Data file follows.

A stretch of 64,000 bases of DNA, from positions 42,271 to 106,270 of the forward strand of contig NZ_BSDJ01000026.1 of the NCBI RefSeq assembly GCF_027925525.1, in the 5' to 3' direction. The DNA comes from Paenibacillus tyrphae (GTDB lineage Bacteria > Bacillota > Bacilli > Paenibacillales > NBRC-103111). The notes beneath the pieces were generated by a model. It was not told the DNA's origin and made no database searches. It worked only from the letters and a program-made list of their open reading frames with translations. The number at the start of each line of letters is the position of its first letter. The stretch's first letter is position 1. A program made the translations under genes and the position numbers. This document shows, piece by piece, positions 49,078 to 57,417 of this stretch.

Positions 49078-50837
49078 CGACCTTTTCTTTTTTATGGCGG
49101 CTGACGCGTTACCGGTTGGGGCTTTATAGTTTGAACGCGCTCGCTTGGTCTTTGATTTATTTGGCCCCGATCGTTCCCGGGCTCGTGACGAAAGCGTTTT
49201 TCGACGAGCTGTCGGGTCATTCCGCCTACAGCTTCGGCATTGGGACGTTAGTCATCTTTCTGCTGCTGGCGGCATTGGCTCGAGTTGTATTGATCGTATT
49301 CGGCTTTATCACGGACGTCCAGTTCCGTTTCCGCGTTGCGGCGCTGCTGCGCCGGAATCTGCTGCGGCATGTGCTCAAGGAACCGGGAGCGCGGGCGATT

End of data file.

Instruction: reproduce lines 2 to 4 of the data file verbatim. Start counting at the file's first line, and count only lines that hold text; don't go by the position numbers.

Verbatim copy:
Positions 49078-50837
49078 CGACCTTTTCTTTTTTATGGCGG
49101 CTGACGCGTTACCGGTTGGGGCTTTATAGTTTGAACGCGCTCGCTTGGTCTTTGATTTATTTGGCCCCGATCGTTCCCGGGCTCGTGACGAAAGCGTTTT